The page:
Archive | May 10th, 2011

Culinaria Begins! Sip, Savor & Shop is Wednesday

Culinaria Begins! Sip, Savor & Shop is Wednesday

Wine tastings, food sampling and even shopping happen tomorrow as Culinaria kicks off its 2011 main lineup of events.

The Shops at La Cantera offer a splashy setting for Culinaria's Sip, Savor & Shop event.

The Shops at La Cantera, 15900 La Cantera Parkway, is the setting for the Sip, Savor & Shop, which gets underway at 6 p.m. Last year’s Sip, Savor & Shop was a great success for the non-profit food and wine festival, says Suzanne Taranto Etheredge, Culinaria’s president and CEO.

“It is food, wine and fashion in a casual atmosphere. It has amazing energy—you’re outside, it’s spring and there are great shopping discounts, people to see and great tastes,” says Etheredge.

For Sip, Savor & Shop, pay $35 in advance, or $50 at the door, sample wines and taste the food — and shop — for three hours. Ticket prices are inclusive—so you won’t be spending money on coupons. Click here for Culinaria ticket purchasing. Some of the upcoming events have sold out.

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Ask a Foodie: What’s the Secret to Making Crisp Bacon?

Ask a Foodie: What’s the Secret to Making Crisp Bacon?

Q. I like bacon to be really crisp, but when I cook it on the stove it always seems to have some soft spots. Is there a remedy for this? — W. Anderson

Pan-fried bacon: Nearly everybody likes it crisp.

A. Well, W.A., some people actually like that crispy-soft bacon … but it might be they grew up in a household where the breakfast cook was in a rush. (And, if the cook was absent minded, they might also have developed a taste for blackened toast.)

It is heat and time that get bacon crisp, as well as using a good cooking surface that is flat and distributes heat well. Cast iron skillets are good for this, or enameled cast iron or copper. I also like a well-made nonstick skillet. Sometimes, if the heat distribution is uneven, watch the bacon and when it appears to be getting cooked more, say, in the middle than on the ends, you can move it around in the pan so that all of the bacon is exposed to the hot spots and it gets uniformly cooked.

The fat rendering out of the bacon is what turns it crisp. I sometimes pour the rendered fat off partway through cooking, which seems to make the bacon cook more quickly and get more crisp. When it is well browned on both sides, lift it out of the pan and put it on some folded paper towels on a plate. The towels will absorb excess fat.  Or, drain it on wire mesh.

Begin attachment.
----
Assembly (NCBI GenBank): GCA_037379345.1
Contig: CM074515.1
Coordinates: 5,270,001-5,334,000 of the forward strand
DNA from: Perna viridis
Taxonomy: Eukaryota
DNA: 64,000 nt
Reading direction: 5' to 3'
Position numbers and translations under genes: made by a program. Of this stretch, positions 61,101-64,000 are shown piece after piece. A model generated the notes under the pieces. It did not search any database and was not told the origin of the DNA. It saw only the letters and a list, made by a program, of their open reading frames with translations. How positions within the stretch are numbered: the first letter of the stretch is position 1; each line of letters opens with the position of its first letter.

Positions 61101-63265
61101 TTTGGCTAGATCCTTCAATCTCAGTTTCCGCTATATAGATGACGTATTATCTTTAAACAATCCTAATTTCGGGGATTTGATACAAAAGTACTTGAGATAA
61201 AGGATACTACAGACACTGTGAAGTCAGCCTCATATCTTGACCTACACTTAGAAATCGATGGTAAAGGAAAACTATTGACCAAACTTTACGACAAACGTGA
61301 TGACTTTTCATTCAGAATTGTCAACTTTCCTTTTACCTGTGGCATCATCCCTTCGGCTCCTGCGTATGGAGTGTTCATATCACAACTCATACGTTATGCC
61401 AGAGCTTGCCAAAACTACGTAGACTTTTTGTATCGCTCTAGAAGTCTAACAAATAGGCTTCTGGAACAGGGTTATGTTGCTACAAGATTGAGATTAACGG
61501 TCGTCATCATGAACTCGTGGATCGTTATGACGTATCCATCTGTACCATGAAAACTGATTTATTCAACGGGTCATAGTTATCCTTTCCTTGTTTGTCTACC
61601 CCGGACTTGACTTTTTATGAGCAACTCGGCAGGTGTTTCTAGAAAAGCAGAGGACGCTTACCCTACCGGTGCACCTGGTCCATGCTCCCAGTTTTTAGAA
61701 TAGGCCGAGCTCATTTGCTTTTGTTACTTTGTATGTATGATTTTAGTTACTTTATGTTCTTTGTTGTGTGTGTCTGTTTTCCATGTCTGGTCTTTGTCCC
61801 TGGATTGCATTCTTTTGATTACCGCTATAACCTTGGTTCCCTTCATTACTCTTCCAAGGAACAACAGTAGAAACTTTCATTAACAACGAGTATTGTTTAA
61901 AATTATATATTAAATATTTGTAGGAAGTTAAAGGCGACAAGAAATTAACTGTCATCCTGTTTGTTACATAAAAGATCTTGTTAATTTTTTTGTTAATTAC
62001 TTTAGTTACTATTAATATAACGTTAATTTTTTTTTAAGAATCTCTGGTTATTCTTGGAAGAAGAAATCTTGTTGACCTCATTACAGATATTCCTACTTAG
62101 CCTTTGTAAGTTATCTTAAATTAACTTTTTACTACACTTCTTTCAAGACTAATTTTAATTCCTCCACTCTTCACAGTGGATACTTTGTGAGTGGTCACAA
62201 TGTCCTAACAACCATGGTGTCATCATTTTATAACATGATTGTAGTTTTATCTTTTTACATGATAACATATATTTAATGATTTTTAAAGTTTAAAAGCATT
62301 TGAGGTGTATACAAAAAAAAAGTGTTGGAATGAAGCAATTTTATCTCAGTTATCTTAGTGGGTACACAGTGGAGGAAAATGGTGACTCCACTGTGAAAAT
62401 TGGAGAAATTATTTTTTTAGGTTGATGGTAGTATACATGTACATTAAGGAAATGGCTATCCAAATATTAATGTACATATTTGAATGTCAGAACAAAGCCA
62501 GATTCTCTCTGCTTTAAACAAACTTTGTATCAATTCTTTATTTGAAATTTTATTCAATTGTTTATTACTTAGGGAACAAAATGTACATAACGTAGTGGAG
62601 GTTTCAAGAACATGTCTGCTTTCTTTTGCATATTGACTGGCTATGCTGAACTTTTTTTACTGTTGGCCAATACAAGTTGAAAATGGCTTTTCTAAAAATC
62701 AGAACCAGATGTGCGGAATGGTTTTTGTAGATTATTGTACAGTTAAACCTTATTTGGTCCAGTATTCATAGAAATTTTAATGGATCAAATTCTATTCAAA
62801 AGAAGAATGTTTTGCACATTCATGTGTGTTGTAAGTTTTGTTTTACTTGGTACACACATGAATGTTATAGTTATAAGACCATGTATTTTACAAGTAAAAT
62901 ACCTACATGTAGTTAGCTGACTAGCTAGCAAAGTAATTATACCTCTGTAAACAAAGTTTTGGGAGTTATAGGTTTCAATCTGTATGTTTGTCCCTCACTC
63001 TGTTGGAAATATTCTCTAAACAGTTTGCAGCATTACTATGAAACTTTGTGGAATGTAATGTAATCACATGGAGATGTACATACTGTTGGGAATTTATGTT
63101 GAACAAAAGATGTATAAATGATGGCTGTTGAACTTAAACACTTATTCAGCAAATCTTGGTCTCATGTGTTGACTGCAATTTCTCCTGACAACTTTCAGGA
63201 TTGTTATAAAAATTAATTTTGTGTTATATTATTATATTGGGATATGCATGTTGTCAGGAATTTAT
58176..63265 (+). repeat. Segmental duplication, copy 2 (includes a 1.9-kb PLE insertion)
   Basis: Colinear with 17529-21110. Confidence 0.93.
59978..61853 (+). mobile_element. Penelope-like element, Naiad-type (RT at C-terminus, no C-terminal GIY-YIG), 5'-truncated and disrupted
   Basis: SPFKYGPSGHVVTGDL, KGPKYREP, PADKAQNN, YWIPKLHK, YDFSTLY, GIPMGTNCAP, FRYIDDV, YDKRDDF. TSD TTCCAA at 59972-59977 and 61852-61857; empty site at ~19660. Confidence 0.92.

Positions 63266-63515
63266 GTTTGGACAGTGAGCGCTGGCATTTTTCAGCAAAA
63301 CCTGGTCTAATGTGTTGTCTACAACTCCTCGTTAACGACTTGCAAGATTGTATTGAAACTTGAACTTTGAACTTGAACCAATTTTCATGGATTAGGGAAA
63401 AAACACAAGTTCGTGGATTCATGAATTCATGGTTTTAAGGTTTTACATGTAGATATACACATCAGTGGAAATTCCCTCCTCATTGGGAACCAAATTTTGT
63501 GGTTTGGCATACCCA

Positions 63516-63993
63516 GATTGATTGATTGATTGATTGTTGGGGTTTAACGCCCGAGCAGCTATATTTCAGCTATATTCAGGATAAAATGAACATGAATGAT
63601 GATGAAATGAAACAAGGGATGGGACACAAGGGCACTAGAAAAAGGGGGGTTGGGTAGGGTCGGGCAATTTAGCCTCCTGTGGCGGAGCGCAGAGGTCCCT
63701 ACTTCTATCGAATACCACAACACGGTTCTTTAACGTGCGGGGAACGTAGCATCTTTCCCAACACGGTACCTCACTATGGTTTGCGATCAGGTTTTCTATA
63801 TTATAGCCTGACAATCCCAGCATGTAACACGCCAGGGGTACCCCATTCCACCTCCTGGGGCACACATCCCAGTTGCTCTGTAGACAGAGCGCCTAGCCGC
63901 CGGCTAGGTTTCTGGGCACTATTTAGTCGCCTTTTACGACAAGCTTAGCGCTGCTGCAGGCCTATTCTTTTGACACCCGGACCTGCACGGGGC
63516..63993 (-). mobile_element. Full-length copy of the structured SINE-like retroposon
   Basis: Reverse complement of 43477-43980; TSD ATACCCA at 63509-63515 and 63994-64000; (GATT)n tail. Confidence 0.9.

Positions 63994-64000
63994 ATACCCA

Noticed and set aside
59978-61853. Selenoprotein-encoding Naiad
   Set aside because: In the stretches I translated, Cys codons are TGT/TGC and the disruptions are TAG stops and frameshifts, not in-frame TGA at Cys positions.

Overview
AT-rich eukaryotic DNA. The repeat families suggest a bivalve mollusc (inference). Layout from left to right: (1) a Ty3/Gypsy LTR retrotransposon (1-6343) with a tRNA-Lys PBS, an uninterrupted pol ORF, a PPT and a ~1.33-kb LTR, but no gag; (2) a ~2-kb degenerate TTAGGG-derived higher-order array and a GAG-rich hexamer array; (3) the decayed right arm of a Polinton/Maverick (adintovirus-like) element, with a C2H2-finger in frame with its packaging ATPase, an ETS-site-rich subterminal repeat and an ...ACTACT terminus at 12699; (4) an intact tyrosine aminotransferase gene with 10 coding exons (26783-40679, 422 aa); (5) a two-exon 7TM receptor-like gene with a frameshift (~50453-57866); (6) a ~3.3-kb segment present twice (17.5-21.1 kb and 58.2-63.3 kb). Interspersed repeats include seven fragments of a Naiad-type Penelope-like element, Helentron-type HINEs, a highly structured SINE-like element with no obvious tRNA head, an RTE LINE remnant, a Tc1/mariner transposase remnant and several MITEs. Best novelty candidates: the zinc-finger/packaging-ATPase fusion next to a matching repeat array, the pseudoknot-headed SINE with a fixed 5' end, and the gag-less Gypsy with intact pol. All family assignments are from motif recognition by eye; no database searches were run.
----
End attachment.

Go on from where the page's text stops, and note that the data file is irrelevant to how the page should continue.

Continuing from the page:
A way to make crisp bacon for a crowd is to put it on a bake sheet (the kind with sides, obviously) in the oven. Line the strips of bacon up on the sheet (OK if the pieces touch slightly) and put it in a 350-degree oven. Keep your eye on it; in fact, do not move too far away from the stove! You might even set a timer for a couple of minutes just so you don’t wander off.

Have a metal pan or ceramic bowl ready for draining fat into about halfway through the cooking. This is actually not hard to do if you take the baking pan out of the oven and carefully tilt it up so that the grease pours out one corner into the receptacle. Wipe that corner lightly with a towel and put the pan back in the oven and the bacon will resume cooking, quickly and crisply.

This brings another question to mind: Should an inexperienced cook try making bacon in the oven? And, if they spill grease on the oven floor and it catches fire, what should they do?

I’d suggest to never let an inexperienced child, or any child or inexperienced cook, be in charge of any major frying without plenty of supervision, and that would include frying bacon in a pan. (Don’t show them the oven trick until they are young adults!)

If they, or you, spill bacon fat on the bottom of a hot oven, causing a flareup, remember that you do not want to pour water on it. The water will sizzle and spatter all that hot bacon grease onto you. Instead, after turning off the oven, smother the flames by setting a large pot lid put down over the grease fire. Or, douse it with baking soda (and, you’ll need to use a lot of it) and/or salt.

If a grease fire starts in a pan, turn off the burner but don’t move the pan. If it is safe, set a lid down over the flames.  Again, don’t pour water into the pan, as it will send up a hot spatter.  Douse the fire with plenty of baking soda and/or salt.

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A Burger’s Not Enough? Try a Deep-Fried Twinkie Afterward

A Burger’s Not Enough? Try a Deep-Fried Twinkie Afterward

A deep-fried Twinkie with a deep-fried Oreo on the side.

At Big Bob’s Burgers, 2215 Harry Wurzbach, the stars have always been the flame-broiled burgers and the fries. But there’s a new item on the menu that is gaining in popularity: deep-fried Twinkies.

Owner Robert Riddle and his staff dunk the cream-filled confection in funnel cake batter, then fry it until golden brown. The final version is served on a stick, fot from the fryer, with a dusting of powdered sugar on top.

But why stop there? A deep-fried Oreo, also topped with powdered sugar, appears on the side along with a chocolate syrup dipping sauce.

The dessert sells for $1.95, and it seems to speak to something deep inside people, because it has proven to be a big hit.

Big Bob’s sells more than 200 a week, Riddle says, adding that one customer came in last weekend and picked up 10 orders to go.

For more information, click here.

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